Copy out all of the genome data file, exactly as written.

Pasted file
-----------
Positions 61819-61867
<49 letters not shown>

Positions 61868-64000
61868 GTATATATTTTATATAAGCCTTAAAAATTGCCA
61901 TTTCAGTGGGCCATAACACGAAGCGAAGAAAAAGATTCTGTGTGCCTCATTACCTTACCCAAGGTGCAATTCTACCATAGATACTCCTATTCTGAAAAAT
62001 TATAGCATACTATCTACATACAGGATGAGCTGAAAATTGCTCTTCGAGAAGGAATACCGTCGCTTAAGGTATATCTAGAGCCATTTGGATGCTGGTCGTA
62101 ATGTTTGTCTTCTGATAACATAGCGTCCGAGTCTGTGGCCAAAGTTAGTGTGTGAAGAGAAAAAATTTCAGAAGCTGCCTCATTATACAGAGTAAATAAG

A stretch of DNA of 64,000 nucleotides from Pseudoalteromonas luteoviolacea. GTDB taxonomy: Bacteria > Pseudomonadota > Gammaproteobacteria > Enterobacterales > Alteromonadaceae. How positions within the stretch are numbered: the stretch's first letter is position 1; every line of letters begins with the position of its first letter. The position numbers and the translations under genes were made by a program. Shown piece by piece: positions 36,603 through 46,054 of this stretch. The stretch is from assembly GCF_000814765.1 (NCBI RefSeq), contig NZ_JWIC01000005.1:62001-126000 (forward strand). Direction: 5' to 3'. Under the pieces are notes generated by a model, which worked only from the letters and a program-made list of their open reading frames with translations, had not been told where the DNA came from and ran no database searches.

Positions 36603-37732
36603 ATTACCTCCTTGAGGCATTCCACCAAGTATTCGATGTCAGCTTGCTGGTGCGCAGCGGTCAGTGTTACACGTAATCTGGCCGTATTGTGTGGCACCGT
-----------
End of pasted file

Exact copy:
Positions 61819-61867
<49 letters not shown>

Positions 61868-64000
61868 GTATATATTTTATATAAGCCTTAAAAATTGCCA
61901 TTTCAGTGGGCCATAACACGAAGCGAAGAAAAAGATTCTGTGTGCCTCATTACCTTACCCAAGGTGCAATTCTACCATAGATACTCCTATTCTGAAAAAT
62001 TATAGCATACTATCTACATACAGGATGAGCTGAAAATTGCTCTTCGAGAAGGAATACCGTCGCTTAAGGTATATCTAGAGCCATTTGGATGCTGGTCGTA
62101 ATGTTTGTCTTCTGATAACATAGCGTCCGAGTCTGTGGCCAAAGTTAGTGTGTGAAGAGAAAAAATTTCAGAAGCTGCCTCATTATACAGAGTAAATAAG

A stretch of DNA of 64,000 nucleotides from Pseudoalteromonas luteoviolacea. GTDB taxonomy: Bacteria > Pseudomonadota > Gammaproteobacteria > Enterobacterales > Alteromonadaceae. How positions within the stretch are numbered: the stretch's first letter is position 1; every line of letters begins with the position of its first letter. The position numbers and the translations under genes were made by a program. Shown piece by piece: positions 36,603 through 46,054 of this stretch. The stretch is from assembly GCF_000814765.1 (NCBI RefSeq), contig NZ_JWIC01000005.1:62001-126000 (forward strand). Direction: 5' to 3'. Under the pieces are notes generated by a model, which worked only from the letters and a program-made list of their open reading frames with translations, had not been told where the DNA came from and ran no database searches.

Positions 36603-37732
36603 ATTACCTCCTTGAGGCATTCCACCAAGTATTCGATGTCAGCTTGCTGGTGCGCAGCGGTCAGTGTTACACGTAATCTGGCCGTATTGTGTGGCACCGT